Self-Service Compensation Software Issue #3: Transparency
Human nature dictates that any increase in automation generates a certain degree of caution or distrust which must be dispelled through change management and communication. Indeed, as the aforementioned SHRM report notes, "one of the most important aspects of any pay or compensation [software] system is the employees' perception of the fairness of [that] system". Further, recent Ventana benchmarking research on total compensation management applications found that a common problem was the perceived inconsistency in approach across departments and divisions within organizations. Open communication to employees on the nature of this HR software system's self-service functionality can act as reassurance on this point; not least of which because it underlines the existence of checks and balances to the automation and human input to individual decisions.
Self-Service Compensation Software Issue #4: Judgment
Following on from issue #3, manager input to compensation is about more than simple reassurance. As the SHRM report states, "Compensation is as much art as science". Compensation management software is there to support management decisions, to provide the fullest data picture available, and to enable the best (and most equitable) outcome; but the final compensation judgement is management's. Even automated reward allocations rely on preconfigured rules and, as such, it's essential that organizations understand those rules prior to compensation management system integration.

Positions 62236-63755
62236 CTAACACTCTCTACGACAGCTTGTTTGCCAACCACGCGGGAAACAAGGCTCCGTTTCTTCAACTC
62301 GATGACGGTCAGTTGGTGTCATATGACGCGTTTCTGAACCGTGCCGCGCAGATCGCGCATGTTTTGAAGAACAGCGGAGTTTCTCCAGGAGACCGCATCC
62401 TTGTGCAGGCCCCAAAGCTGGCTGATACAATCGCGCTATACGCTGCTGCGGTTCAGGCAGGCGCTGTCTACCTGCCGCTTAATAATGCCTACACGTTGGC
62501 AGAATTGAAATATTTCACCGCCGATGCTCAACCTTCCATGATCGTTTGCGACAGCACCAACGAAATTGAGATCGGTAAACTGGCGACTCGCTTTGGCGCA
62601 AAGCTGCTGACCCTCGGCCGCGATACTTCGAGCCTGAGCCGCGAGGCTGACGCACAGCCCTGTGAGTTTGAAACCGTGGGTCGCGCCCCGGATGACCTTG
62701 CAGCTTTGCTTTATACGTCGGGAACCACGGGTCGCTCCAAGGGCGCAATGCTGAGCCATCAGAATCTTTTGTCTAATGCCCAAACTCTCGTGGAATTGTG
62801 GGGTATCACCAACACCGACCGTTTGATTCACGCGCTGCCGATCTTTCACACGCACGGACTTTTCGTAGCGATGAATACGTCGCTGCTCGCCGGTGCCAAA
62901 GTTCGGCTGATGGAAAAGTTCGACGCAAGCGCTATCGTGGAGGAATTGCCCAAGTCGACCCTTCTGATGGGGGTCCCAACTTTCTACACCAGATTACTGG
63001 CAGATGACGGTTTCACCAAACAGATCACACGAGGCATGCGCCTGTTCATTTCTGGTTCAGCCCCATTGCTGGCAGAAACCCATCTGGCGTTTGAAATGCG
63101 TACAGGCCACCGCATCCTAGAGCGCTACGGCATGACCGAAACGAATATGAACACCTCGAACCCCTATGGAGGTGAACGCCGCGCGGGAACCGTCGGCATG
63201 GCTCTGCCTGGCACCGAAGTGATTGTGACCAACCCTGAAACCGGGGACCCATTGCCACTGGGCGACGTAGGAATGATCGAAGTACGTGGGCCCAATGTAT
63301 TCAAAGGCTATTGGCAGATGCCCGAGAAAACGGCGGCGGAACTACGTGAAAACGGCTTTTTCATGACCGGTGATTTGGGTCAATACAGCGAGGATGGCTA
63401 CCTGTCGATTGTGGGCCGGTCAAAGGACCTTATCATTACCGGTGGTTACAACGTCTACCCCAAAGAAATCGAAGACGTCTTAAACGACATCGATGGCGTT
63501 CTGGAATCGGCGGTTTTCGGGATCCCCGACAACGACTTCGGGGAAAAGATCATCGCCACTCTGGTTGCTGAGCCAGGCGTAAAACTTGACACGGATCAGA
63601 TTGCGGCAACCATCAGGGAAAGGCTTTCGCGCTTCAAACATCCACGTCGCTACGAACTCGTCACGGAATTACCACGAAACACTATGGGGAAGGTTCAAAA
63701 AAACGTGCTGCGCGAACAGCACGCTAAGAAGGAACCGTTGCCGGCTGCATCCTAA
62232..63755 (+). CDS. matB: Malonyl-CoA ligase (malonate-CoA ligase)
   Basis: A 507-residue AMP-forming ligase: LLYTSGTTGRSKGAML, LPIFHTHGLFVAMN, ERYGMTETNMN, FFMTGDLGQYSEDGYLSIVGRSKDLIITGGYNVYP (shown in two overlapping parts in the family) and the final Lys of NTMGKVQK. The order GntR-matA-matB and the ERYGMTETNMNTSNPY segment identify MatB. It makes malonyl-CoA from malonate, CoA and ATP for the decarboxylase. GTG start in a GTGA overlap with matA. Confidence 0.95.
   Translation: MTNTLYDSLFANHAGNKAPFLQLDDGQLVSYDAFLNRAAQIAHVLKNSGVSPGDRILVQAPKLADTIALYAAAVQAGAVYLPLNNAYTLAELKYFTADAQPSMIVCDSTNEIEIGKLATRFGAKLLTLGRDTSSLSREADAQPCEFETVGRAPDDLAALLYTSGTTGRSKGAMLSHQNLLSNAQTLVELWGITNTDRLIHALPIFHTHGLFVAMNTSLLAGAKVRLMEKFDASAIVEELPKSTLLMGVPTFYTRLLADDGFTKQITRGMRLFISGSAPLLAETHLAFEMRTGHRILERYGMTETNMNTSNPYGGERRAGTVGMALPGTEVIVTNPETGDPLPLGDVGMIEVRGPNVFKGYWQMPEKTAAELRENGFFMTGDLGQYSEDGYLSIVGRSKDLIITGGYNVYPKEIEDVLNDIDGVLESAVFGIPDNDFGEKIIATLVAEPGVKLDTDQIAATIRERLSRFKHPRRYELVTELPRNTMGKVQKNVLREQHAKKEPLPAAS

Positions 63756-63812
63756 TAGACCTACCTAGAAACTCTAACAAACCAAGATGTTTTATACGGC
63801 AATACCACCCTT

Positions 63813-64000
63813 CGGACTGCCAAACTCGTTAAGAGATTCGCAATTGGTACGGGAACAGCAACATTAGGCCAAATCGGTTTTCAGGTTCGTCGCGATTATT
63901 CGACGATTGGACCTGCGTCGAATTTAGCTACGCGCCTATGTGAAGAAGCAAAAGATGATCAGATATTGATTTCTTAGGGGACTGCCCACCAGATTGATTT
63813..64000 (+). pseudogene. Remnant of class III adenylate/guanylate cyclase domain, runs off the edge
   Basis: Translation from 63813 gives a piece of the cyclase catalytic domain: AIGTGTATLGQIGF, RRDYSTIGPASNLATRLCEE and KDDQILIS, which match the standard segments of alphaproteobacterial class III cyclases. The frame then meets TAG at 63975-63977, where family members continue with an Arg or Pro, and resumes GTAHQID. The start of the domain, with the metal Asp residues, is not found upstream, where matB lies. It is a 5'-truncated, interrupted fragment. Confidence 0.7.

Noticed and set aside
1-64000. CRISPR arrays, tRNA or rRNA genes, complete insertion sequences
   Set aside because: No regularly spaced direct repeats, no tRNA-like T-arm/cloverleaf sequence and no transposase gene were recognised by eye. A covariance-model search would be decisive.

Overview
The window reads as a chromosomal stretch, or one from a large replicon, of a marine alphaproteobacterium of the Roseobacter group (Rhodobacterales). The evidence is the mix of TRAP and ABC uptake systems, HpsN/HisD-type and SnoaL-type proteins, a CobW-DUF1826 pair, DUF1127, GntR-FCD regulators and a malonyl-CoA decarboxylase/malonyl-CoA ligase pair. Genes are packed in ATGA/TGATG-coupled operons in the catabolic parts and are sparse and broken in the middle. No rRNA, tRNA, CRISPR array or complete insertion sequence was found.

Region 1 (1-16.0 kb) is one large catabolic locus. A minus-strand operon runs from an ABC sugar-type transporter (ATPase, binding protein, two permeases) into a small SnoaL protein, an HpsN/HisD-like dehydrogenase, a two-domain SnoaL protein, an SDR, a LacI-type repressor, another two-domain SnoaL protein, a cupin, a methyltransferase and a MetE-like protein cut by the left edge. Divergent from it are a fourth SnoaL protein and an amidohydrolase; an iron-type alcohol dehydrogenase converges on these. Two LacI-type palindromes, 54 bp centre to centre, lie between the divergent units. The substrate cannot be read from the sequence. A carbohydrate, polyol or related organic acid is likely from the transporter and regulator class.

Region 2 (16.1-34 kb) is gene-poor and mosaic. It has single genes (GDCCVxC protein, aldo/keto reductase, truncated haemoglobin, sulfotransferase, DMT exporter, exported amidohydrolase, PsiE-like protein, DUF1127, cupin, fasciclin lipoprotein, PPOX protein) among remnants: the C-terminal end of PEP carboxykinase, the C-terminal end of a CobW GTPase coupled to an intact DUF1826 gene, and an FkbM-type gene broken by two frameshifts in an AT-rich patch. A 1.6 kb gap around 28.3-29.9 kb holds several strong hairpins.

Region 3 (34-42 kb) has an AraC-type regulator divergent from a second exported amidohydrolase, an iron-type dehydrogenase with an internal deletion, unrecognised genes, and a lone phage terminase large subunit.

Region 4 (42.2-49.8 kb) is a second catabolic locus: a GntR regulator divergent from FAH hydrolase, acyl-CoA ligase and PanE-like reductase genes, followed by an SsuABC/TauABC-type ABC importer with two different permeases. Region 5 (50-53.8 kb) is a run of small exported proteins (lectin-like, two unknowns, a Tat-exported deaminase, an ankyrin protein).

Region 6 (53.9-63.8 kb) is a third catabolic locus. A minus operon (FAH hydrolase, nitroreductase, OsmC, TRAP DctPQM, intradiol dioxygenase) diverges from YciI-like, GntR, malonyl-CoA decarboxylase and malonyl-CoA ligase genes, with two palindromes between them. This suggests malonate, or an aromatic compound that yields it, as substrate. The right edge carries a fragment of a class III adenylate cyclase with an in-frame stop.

Likewise, managers are in the unique position to leverage additional factors not captured by an off-the-shelf compensation software system. For instance, for less experienced managers, a comprehensive compensation management system can provide alerts and on-screen coaching tips to ensure that the key factors are considered when making reward decisions. But, in the case of a valued employee at risk of leaving for a competitor, the manager may decide to allocate benefits beyond the system's recommendations in order to retain that employee.
Self-Service Compensation Management Software – The Bottom Line
Recent Aberdeen Group research found that "Best-in-Class organizations are implementing self-service for managers – at all levels – to allow them to access the data and generate the reports they need to make the necessary decisions to meet short term and long term business objectives". By enabling (and even prompting) appropriate manager input for compensation management, the appropriate level of self-service functionality can provide the perfect blend of automation and measured decision-making—supporting an organization's longer term compensation management strategy and fostering manager engagement.
Categories: Compensation Software
Tags: Self Service Compensation Software
Author: Dave Foxall